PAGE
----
The next day she decided to recant her statements and drafted a muddled four-page document that she imagined would resolve all difficulties. Instead — as Knox seems blissfully unaware, even in her present account — it further incriminated her, as well as Sollecito. Her alibi had been that she and her boyfriend never left his apartment the night of Kercher’s death. But her recall of events sounded evasive and undercut her previous accounts. Willy-nilly she added that at about 11 p.m. on the night of the murder, “after dinner I noticed there was blood on Raffaele’s hand, but I was under the impression that it was blood from the fish.”

‘Waiting to Be Heard: A Memoir’ by Amanda Knox (Harper Collins)

During his interrogation, Sollecito said that Knox had left his apartment and asked him to lie for her. Knox couldn’t understand why he said this. But then she complained of being confused, perhaps because of the hash she’d smoked. “Things seem unreal to me, like a dream,” she wrote in her recantation, “and I am unsure if they are real things that happened or are just dreams my head has made to try to answer the questions in my head and the questions I am being asked.”

In fact, she wasn’t being asked any questions. She was volunteering evidence in a stream-of-consciousness fashion and wrote for the prosecutor, “I stand by my statements” — before repeating that “events seem more unreal to me.” When it turned out that she had falsely accused Lumumba and that a different African man, Rudy Guede, had been at the crime scene, the prosecution regarded this as proof that Knox was protecting an accomplice at the expense of an innocent man. Guede then told authorities that he had heard Knox and Sollecito commit the murder.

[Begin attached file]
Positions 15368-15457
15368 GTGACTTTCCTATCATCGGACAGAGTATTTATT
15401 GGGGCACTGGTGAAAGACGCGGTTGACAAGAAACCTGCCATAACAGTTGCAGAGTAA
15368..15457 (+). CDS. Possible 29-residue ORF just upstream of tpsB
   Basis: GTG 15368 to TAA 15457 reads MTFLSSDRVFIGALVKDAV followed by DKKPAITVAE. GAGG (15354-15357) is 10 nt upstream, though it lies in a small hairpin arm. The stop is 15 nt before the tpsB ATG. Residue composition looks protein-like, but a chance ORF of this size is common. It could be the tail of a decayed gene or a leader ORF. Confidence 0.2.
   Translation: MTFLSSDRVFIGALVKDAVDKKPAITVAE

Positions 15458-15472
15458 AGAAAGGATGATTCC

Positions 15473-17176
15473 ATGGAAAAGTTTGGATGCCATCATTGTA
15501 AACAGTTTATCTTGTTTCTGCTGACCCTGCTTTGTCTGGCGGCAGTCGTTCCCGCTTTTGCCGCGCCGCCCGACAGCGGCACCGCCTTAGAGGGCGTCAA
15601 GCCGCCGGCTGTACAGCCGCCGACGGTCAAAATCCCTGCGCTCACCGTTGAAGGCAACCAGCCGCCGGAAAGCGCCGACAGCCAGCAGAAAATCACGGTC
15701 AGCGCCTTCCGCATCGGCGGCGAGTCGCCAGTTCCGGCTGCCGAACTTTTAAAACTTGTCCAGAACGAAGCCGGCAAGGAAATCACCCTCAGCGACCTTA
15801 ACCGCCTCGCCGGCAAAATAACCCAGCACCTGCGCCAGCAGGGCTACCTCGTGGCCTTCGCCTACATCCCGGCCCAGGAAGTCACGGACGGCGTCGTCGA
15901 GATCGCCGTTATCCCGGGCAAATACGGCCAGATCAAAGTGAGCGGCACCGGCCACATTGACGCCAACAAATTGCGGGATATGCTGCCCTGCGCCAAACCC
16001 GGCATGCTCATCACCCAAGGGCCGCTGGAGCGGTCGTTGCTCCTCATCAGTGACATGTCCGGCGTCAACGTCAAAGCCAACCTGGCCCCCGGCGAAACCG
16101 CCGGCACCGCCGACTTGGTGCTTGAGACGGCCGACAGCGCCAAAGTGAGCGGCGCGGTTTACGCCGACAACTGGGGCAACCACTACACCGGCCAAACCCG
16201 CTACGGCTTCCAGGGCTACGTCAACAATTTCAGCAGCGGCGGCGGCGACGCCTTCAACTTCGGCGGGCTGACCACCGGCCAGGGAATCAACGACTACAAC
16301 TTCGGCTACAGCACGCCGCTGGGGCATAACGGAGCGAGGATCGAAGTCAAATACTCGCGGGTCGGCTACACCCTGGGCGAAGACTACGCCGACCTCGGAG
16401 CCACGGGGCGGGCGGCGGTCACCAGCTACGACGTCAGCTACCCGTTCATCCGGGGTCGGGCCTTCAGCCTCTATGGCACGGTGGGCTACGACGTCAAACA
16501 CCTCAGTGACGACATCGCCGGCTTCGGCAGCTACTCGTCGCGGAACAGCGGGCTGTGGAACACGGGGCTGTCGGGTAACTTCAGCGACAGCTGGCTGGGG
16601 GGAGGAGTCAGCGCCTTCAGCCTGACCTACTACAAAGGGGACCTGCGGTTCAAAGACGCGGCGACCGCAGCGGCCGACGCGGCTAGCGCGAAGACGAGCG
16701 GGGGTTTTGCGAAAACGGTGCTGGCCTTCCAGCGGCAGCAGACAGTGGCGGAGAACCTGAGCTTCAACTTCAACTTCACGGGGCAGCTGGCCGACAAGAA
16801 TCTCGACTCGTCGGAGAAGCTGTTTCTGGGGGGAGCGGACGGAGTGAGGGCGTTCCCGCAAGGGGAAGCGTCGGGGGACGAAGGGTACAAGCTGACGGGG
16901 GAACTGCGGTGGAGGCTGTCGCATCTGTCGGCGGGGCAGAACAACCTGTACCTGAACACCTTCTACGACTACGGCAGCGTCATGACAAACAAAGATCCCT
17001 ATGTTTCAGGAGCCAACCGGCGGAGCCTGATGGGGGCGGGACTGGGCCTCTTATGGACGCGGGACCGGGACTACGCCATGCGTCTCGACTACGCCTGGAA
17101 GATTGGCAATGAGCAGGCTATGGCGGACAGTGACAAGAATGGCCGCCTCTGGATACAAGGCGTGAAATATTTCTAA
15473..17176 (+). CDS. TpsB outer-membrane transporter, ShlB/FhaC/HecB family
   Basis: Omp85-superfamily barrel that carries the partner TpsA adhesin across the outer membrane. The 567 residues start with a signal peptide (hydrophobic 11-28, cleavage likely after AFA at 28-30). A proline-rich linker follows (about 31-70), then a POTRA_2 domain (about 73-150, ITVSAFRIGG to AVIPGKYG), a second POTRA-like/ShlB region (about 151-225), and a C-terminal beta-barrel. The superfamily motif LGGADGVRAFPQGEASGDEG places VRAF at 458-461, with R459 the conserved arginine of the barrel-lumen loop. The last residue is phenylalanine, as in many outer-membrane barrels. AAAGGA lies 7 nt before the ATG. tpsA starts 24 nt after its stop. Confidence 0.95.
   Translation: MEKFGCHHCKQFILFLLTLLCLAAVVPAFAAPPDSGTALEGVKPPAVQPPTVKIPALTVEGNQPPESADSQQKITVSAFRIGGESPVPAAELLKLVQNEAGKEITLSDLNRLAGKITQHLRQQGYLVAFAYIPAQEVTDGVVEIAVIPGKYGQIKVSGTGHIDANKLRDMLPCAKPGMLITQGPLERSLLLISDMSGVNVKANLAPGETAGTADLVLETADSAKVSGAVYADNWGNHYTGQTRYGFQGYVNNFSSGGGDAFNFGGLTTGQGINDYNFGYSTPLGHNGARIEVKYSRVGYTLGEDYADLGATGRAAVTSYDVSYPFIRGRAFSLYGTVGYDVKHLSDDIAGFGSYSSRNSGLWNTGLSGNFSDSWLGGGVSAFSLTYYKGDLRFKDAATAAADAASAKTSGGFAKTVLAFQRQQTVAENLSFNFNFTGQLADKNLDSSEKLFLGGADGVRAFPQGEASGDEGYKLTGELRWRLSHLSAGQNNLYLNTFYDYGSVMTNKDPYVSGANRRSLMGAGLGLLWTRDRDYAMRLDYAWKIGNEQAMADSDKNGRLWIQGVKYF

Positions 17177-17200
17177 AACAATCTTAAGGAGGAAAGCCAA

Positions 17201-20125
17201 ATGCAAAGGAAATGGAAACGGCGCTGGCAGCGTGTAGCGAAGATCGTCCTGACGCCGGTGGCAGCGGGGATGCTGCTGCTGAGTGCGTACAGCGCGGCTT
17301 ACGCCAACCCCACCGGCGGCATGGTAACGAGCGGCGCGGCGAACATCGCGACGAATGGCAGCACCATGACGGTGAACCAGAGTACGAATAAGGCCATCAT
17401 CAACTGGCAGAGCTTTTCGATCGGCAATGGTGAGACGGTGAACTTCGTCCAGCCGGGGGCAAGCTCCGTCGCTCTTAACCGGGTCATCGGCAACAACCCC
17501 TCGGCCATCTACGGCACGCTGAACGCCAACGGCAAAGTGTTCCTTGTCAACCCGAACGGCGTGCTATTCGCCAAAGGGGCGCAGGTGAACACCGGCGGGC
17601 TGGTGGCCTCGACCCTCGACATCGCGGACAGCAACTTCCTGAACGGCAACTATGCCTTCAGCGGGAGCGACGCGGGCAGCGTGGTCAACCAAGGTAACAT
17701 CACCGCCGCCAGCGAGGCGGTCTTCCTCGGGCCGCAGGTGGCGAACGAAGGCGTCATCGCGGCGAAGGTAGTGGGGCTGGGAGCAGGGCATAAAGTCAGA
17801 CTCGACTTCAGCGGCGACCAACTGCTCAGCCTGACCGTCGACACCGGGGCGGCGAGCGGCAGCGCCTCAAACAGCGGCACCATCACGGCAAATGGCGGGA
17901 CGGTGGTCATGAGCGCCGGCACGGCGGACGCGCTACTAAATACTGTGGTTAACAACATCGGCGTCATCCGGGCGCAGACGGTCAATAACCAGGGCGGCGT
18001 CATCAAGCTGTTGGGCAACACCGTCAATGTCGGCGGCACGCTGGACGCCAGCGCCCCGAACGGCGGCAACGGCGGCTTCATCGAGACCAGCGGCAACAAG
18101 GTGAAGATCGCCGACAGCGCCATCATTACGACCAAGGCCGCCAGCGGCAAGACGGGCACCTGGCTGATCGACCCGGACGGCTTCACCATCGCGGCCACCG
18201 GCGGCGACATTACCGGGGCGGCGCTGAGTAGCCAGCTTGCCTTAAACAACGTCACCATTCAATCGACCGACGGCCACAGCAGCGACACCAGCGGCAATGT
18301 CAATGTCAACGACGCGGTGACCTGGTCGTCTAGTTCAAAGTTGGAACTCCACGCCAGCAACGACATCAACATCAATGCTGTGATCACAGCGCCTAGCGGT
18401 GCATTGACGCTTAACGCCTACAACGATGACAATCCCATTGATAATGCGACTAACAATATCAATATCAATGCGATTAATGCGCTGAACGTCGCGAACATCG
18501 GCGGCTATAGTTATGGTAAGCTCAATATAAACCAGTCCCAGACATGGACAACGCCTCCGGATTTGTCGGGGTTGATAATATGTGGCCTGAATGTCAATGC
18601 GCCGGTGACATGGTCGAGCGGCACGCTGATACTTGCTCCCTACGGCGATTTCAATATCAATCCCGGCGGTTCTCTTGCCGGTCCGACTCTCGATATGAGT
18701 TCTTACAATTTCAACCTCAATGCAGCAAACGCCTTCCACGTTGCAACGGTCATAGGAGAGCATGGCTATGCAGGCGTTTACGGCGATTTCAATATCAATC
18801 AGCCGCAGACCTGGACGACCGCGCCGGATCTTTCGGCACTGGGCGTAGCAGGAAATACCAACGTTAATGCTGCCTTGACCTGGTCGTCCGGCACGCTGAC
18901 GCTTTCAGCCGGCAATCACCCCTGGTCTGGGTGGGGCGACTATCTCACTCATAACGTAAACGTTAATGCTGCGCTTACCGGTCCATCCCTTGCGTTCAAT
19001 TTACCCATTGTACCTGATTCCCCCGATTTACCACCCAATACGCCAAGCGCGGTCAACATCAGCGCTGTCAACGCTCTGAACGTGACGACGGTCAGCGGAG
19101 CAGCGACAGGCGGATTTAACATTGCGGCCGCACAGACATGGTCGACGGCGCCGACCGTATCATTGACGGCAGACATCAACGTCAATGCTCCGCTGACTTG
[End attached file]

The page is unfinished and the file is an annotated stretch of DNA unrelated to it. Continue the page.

Under the circumstances, the decision to prosecute the case seems neither unreasonable nor excessive — which isn’t to say that Italian authorities didn’t get things wrong. They cherry-picked evidence, placed unwarranted weight on statements made under duress and mistakenly fixated on Knox’s strange deportment after the murder. They also botched the forensic investigation and produced no verifiable DNA that incriminated anyone except Guede. As a result, the conviction was overturned on appeal and Knox and Sollecito were freed. Guede was convicted, failed in his appeal and is serving a 16-year sentence.

As much as the Italian judicial system has come in for criticism, some of it richly deserved, the fact is that Knox fared far better than she would have if convicted in an American court. As Ken Burns’s recent PBS documentary about the Central Park Five demonstrated, it isn’t uncommon in this country for guilty verdicts to be based on false confessions and for defendants to remain incarcerated for decades while pursuing appeals.

Now back at the University of Washington studying creative writing, Knox, only 26, has ample time to reflect on the woes that befell her. On the evidence of “Waiting to Be Heard,” she hasn’t entirely accepted how much of the pain she suffered, as well as the pain she spread around, derived from her calamitous misreading of her predicament and her lax use of language. But since the Italian prosecutor has been granted the right to reopen the case, she might be wise from here on to be vigilant about what she writes and says.

Michael Mewshaw is the author of 19 books, including “Life for Death and Money to Burn,” factual accounts of controversial murder cases. He has lived off and on in Rome for the past 40 years.


A Memoir

By Amanda Knox

Harper. 463 pp. $28.99